In most churches, the offering is plain-vanilla ritualistic, and nobody pays much attention. Such an approach misses an opportunity to use the offering as a time for instruction, inspiration and faith building. Joe Parks from Horizons Stewardship. (Photo © James Steidl – Fotolia.com)
Philanthropy has taken an interesting turn because of the Covid-19 crisis. Responding to their neighbors in financial hardship, donors have increased giving to efforts that directly meet the needs of families and individuals, the Stanford Social Innovation Review reports. (Photo: Staffs Live, Creative Commons)
Where can you find the most generous Christians in the United States, whose Jesus’ followers give an average of 2.5 percent of incomeAnd, generally speaking, who are they, anyway? The answers revealed in this Christianity Today article may just surprise you. (Photo by Lisafx, via Bigstock.com)
The global pandemic has caused plenty of stress in our churches, and not the least of these is a downturn in giving. Instead of fretting, church leaders should get busy, says consultant Margaret Marcuson, in this essay from Luther Seminary. (Photo: Images of Money, Creative Commons)
Though poverty is a real affliction for those who do not earn a living wage, many families with decent incomes experience chronic financial trouble because they don’t know how to manage their money. Dave Sanford suggests some strategies that can help couples get a handle on their money. (Photo: Anssi Koskinen, Creative Commons)
THE COVID-19 Pandemic has changed church as we know it, including how we approach church finance and giving. The United Methodist Church offers 10 practical ideas for church financial leaders to consider and adapt for use in their contexts. (Image: “Offering plates glow,” Don Brown, Creative Commons License)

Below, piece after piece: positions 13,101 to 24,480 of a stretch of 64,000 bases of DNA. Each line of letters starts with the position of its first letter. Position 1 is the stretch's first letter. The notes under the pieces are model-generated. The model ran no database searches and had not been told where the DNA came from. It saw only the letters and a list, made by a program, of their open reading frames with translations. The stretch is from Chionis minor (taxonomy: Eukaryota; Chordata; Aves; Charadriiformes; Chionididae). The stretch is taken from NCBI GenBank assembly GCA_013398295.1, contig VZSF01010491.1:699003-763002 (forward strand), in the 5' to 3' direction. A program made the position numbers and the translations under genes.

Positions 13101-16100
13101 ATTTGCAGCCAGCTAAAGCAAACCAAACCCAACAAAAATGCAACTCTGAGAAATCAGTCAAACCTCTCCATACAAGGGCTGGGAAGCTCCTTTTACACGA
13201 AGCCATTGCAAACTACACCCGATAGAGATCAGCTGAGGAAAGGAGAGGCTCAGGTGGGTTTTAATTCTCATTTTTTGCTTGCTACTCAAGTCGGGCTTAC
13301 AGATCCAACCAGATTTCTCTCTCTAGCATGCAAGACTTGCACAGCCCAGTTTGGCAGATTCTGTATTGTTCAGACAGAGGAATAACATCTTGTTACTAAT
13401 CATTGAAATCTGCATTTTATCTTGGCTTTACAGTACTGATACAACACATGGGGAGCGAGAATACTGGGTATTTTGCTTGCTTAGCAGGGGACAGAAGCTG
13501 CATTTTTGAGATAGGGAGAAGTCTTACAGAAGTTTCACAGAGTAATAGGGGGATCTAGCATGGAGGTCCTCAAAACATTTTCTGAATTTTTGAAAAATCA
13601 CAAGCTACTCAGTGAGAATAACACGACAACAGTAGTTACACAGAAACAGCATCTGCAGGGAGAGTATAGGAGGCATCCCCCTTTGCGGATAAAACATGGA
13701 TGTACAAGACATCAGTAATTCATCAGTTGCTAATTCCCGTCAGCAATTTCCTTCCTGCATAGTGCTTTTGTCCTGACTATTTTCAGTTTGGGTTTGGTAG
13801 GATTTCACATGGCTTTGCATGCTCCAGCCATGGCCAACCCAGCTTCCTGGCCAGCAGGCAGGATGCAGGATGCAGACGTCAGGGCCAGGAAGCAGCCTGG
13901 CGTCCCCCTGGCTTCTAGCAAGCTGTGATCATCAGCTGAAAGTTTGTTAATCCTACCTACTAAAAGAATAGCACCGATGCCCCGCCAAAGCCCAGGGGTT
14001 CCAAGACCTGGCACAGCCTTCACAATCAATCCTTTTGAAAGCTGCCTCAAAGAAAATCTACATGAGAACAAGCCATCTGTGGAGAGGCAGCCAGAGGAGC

For many who are blessed with stable jobs and adequate resources, the stimulus money from last year’s federal legislation (and this year’s expected actions) is just gravy on our financial potatoes. Why not donate all or part of it to charity, argues this editorial from The Herald-Bulletin of Anderson, IN.
Now that 2020 is in the rear-view mirror, we look with hope and optimism to a better year ahead. Start out the new year right by making some personal and household financial decisions that can help put you on more-solid ground. From msn.com.
This past year has been a real doozy, with a pandemic, an economic roller coaster and a grueling election cycle. And yet the tax year will still close in just a few days. Forbes magazine has compiled a number of tips to help you end the year tax-smart. (Photo: Got Credit, Creative Commons)
Two weeks out from Christmas is no time to forget about your desire to stay on budget for your holiday spending. Even if you’ve already spent more than you planned, these tips from Laura Greutman will help you from straying further. (Photo: Maitree Rimthong, Pexels.com)